Naturally, the discussion has centred very largely on the means test, and a good old chestnut was thrown on the Floor of the House again last night, probably in order to mislead hon. Members who have not been in the House since it was previously used. This is a question to which I must refer: The means test was initiated by the right hon. Gentleman the Member for Wake-field (Mr. Greenwood) when he was Minister of Health. [HON. MEMBERS: "No!"] Yes. It is all very well for hon. Members to say "No!" but I could show them the circular in which the right hon. Gentleman laid down the principle. And, a little later, after my right hon. Friend the Leader of the Opposition had intervened, the hon. Member in question said: The circular lays down the means test most unmistakably for the guidance of local authorities."—[OFFICIAL REPORT, 20th February, 1940; col. 1275, Vol. 357.] That statement is a shameless untruth. I have said in this House before that the means test was established in this country by the 43rd of Elizabeth, passed in the year 1601, and I take my share of responsibility for that. I inherited a Poor Law, and, if I had been able and had had the time to try to overhaul and overturn it Members on that side of the House would have been bitter in their opposition. What could I do, in a minority as we then were?

I did the next best thing. The circular which I sent to the boards of guardians I stand by to-day. In effect it was this: "We all know," said I, in addressing the boards of guardians, "that, under the law, all means have to be taken into account; but," I said, "boards of guardians have the right to exercise a certain measure of discretion. "I suggested that they should exercise that discretion and I pointed out two particular classes of people to whom I hoped they would show discretion, the disabled ex-Service man and the widow with young children. The "Manchester Guardian, "a paper with some repute in this country, published a leading article in which it said words to this effect: ''This is the greatest administrative act of the century"—and yet I am alleged to be the author of the means test.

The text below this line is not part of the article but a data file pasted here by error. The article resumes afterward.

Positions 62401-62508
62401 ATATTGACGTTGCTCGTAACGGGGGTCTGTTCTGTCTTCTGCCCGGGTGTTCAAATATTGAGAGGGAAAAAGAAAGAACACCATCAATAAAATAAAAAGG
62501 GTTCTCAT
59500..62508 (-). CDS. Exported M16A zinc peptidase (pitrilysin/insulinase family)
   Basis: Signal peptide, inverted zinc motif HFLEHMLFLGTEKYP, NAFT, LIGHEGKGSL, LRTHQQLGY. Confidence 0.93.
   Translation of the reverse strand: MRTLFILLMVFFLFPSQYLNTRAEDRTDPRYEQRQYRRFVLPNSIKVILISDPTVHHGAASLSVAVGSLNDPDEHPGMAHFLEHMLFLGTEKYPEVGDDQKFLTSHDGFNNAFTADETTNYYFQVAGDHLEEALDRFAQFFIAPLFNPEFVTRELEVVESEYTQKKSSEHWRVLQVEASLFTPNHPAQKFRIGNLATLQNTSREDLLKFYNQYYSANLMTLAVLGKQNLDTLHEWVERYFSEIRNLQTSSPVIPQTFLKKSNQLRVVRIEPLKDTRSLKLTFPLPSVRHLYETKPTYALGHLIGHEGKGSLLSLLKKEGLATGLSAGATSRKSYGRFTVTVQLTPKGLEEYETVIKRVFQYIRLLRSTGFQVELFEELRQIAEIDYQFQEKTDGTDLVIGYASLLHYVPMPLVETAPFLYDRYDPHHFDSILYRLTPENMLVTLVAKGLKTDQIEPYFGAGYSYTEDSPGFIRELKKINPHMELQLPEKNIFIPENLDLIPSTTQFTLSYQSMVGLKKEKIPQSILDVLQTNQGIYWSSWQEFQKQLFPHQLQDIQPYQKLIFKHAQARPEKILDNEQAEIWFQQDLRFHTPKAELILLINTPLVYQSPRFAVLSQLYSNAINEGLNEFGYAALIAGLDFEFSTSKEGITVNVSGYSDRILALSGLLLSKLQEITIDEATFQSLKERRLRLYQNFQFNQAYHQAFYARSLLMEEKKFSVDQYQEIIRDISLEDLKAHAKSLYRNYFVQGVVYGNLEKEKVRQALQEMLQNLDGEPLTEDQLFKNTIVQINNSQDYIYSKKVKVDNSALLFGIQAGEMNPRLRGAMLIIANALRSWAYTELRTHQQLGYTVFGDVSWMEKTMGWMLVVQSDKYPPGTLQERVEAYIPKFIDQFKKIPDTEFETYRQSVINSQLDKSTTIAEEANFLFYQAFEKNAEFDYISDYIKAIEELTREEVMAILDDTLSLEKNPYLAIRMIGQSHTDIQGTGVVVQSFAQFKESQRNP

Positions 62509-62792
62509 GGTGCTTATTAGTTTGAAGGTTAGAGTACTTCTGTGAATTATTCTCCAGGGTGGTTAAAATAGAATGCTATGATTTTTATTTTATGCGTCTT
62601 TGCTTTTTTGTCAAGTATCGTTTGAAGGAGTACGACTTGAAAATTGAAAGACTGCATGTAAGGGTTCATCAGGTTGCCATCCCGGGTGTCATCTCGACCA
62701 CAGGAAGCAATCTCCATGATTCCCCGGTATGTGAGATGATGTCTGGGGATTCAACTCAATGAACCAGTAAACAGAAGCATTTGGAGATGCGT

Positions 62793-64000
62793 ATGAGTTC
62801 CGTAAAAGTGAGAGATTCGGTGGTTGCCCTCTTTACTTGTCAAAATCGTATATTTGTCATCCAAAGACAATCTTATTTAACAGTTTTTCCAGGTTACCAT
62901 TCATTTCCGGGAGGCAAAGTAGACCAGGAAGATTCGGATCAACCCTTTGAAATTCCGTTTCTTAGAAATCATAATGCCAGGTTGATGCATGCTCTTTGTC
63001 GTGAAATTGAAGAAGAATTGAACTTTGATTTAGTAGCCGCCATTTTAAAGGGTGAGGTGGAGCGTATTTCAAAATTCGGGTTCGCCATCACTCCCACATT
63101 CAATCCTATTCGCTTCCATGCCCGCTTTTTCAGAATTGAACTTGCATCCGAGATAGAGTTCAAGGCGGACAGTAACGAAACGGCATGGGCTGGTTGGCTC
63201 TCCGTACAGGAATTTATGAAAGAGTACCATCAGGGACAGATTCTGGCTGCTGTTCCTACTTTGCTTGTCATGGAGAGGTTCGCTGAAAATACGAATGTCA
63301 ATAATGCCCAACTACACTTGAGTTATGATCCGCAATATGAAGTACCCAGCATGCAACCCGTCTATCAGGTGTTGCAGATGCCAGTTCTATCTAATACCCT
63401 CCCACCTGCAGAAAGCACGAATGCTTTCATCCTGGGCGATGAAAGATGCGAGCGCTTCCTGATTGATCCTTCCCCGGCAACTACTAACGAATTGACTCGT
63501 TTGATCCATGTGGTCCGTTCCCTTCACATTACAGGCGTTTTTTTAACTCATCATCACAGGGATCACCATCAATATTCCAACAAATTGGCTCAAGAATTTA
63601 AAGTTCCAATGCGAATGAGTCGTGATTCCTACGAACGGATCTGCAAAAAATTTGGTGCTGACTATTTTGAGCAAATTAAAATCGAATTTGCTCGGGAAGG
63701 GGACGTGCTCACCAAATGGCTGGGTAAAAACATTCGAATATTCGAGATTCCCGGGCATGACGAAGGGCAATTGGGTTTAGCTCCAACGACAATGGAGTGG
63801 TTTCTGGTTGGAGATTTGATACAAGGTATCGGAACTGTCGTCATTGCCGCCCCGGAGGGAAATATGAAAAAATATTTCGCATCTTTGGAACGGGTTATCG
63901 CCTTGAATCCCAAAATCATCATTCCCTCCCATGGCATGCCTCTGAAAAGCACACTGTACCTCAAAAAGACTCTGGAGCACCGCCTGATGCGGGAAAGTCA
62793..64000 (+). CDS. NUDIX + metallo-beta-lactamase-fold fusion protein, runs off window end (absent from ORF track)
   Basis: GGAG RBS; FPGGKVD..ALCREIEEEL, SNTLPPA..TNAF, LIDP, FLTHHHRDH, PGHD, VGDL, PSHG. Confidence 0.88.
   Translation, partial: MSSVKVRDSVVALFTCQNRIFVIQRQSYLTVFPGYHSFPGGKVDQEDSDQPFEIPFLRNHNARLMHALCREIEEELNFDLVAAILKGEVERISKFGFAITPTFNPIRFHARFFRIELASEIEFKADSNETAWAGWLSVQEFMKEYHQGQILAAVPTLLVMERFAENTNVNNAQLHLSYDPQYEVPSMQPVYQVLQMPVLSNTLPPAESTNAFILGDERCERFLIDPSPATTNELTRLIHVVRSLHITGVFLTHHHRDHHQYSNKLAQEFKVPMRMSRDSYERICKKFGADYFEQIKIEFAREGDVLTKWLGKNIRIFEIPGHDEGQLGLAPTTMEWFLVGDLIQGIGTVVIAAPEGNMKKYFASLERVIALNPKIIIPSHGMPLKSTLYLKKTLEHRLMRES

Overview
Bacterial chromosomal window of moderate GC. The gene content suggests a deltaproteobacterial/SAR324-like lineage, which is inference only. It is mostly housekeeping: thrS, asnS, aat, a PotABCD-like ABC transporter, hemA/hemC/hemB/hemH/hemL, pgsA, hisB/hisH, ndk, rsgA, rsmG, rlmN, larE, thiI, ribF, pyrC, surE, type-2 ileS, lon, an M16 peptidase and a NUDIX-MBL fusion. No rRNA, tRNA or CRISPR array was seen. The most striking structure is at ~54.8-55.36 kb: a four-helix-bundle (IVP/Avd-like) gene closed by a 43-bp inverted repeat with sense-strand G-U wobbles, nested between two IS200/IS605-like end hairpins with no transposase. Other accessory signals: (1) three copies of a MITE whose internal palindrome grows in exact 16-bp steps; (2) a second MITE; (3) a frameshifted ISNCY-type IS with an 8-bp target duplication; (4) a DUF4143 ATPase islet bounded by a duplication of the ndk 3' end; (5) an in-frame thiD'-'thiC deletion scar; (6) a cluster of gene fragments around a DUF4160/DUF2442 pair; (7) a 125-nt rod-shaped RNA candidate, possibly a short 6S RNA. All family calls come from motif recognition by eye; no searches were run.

Let me give another side of this pretty picture. I remember that in 1929, when I was on the opposite side of the House, with the help of my colleagues I was trying to put through a Pensions Bill, and I remember the kind of treatment I received from hon. Members who are now on that side of the House and who then were on this side. I remember when the 1925 Contributory Pensions Bill was before the House, how the Tory party sat there preening themselves, covering themselves with unction and taking on themselves a sort of holy pride as if they were protecting the self-respect of the poor of this country. They said, "We are getting away from this iniquitous inquiry such as you have under the old non- contributory pensions Act. We are going to institute a system under which the people will pay and will receive." In 1929 those who accused me of being the author of the means test before this circular was issued had Amendments on the Paper to try and force me to accept a means test for the old age pensioners. These are facts which are undeniable; the facts are on record. I remember keeping the House until late the following morning in order to break the resistance; and we broke it. The Government did not get the means test, but if they had they would have palmed it on to us.